Thrones! The Musical Parody review

3 out of 5 stars
Thrones! The Musical
Photograph: Prudence Upton

Time Out says

3 out of 5 stars

Condensing the Seven (sorry, Six) Kingdoms into one lounge room, this musical sendup refuses to bend the knee to coherence

You have to hand it to the creators of Thrones! – they’ve faced down a deadline as terrifying as an army of White Walkers and triumphed. In less than a month since the final episode of Game of Thrones aired, they have updated their four-year-old musical parody to include jokes, asides and entire sequences that reference the ending of the eighth season. It’s a mark of the dedication of its creators, but also of the loose, let’s-just-cram-everything-in format of the stage show, which premiered in Los Angeles in 2015 and has played the Edinburgh Festival four years in a row as well as the 2019 Adelaide Festival. Thrones! is less a coherent narrative than a bunch of musical and spoken word sketches. It’s scattershot – veering from cogent analysis to smartarse gags to outright abuse, like an online discussion thread come to life – although when it hits, it pierces the funny bone like dragonglass.

The ostensible plot has five friends at a viewing party for the final episode trying to get a sixth friend, Linda (Leslie Collins) – a GoT virgin – up to speed with the entire series. With a few makeshift costumes and props, they perform songs in a variety of genres that outline the characters, interrogate plot points and delineate the things that annoy them about the show, from Ed Sheeran’s cameo to why did Rickon run in a straight line? We get a love duet, ‘You Know Nothing Jon Snow (But I Want to Know You).’ The notorious Red Wedding is re-enacted as a fiendishly clever gangsta rap number, ‘Stabbin’, while a show-stopping tribute to the gentle giant Hodor, ‘Hold the Door’, is in the stirring style of an African-American spiritual.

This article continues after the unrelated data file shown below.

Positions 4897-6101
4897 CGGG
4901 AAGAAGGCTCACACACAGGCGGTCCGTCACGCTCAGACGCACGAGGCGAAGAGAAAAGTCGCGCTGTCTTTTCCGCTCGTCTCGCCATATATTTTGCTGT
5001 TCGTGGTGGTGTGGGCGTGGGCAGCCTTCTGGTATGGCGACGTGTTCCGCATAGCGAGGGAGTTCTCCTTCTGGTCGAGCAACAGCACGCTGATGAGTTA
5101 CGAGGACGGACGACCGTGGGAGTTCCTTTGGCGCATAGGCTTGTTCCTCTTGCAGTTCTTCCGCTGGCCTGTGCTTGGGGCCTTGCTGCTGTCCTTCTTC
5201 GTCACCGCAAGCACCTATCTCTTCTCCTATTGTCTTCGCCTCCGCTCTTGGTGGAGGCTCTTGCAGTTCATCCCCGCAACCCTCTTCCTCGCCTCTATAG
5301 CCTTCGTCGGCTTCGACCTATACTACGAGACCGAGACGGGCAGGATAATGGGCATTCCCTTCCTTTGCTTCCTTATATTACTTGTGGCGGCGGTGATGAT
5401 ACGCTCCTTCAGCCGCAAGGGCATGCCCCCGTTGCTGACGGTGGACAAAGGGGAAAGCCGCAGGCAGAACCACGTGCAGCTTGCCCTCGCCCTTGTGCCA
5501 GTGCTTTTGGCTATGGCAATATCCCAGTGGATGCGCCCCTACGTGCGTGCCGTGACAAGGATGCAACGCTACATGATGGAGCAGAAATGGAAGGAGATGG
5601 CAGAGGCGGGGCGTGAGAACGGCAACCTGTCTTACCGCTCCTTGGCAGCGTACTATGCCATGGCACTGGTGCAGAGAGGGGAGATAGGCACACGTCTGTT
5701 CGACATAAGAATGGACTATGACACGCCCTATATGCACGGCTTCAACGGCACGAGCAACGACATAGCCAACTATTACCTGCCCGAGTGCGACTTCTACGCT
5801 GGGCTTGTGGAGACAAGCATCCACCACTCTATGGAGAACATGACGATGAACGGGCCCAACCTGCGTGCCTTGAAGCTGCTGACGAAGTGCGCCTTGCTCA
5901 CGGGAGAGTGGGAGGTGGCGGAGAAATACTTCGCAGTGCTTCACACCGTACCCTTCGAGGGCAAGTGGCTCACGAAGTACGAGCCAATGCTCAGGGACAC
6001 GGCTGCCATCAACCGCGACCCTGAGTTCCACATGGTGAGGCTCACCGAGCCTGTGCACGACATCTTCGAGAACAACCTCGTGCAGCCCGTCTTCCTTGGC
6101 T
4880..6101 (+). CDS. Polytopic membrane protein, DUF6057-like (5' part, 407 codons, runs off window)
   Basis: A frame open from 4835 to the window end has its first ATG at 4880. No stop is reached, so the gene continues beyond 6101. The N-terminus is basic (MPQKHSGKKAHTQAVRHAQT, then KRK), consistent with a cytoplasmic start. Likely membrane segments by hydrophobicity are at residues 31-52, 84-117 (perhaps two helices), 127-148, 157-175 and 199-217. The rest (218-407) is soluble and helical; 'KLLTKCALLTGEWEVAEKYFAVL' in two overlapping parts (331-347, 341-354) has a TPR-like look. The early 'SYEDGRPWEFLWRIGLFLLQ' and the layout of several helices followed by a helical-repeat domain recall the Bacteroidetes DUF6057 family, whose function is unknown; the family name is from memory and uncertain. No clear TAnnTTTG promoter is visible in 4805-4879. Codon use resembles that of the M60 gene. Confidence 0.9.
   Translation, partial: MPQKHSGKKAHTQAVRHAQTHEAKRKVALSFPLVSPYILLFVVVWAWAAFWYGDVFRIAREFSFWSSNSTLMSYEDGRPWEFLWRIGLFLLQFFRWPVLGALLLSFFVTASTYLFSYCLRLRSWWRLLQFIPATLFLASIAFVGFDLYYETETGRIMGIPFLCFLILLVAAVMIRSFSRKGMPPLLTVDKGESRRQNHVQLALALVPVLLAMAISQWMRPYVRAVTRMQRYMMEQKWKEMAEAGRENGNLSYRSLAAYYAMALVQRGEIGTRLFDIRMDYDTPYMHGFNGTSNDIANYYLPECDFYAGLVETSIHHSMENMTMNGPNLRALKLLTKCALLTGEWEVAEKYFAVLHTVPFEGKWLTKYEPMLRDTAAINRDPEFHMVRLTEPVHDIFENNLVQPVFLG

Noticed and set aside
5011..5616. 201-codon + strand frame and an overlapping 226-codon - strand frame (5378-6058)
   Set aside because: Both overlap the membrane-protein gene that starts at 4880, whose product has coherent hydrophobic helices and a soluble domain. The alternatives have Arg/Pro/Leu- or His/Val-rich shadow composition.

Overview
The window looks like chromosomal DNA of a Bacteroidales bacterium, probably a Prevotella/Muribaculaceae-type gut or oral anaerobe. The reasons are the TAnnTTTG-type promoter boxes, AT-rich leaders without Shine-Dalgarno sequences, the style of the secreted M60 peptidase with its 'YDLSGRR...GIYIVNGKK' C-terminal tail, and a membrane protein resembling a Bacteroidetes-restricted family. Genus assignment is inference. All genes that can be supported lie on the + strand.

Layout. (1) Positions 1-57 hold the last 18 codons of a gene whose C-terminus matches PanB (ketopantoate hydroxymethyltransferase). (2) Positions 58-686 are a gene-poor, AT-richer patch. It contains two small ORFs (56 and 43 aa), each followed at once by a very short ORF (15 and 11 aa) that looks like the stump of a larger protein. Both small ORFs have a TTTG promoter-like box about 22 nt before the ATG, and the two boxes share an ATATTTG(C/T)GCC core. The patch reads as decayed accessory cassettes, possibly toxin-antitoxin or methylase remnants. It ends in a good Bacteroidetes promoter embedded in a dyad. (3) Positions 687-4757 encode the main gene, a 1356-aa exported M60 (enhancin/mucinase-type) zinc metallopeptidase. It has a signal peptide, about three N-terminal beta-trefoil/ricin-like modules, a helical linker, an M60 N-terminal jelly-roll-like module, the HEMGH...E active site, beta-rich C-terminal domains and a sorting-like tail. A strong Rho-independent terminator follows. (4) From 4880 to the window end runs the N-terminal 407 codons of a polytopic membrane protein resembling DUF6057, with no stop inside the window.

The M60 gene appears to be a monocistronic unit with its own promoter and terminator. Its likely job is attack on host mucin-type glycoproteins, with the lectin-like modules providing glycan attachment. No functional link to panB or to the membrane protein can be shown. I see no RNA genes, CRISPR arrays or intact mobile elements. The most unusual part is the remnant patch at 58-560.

The American cast are seasoned comedians with real singing and dancing clout and hilariously bad British accents. (Jordan Stidham, whose character, Tom, takes on the role of Jon Snow, gets a laugh every time he opens his mouth.) They rhyme ‘Khaleesi’ with ‘cheesy’; they base an entire song around the vast list of character names; they make a dragon out of an umbrella and some curtains. Much of the humour, however, is crude without being funny, and it seems mean spirited to make a joke about Tyrion’s stature by having an actor portray him on his knees. But then they win you back with a hats-and-canes routine between King Joffrey and Ramsay Bolton (Mary Lou Kolbenschlag and Ashley Ward): “It tortures me,” these soft-shoe sadists sing, “when I’m not torturing.”

What the show doesn’t do is provide a real story arc for its meta-characters. When Linda, a divorcee, sings of feeling “like a minor character in your own show”, it’s merely a cue to bring Oberyn Martel and Stannis Baratheon onto the stage so we can laugh in recognition. It eventually devolves into a pop-culture mash-up as the friends decide that GoT is whatever they want it to be, and chaos ensues. Like the controversial eighth season itself, Thrones! is both slightly disappointing and something that no true fan would dream of missing.

By: Nick Dent



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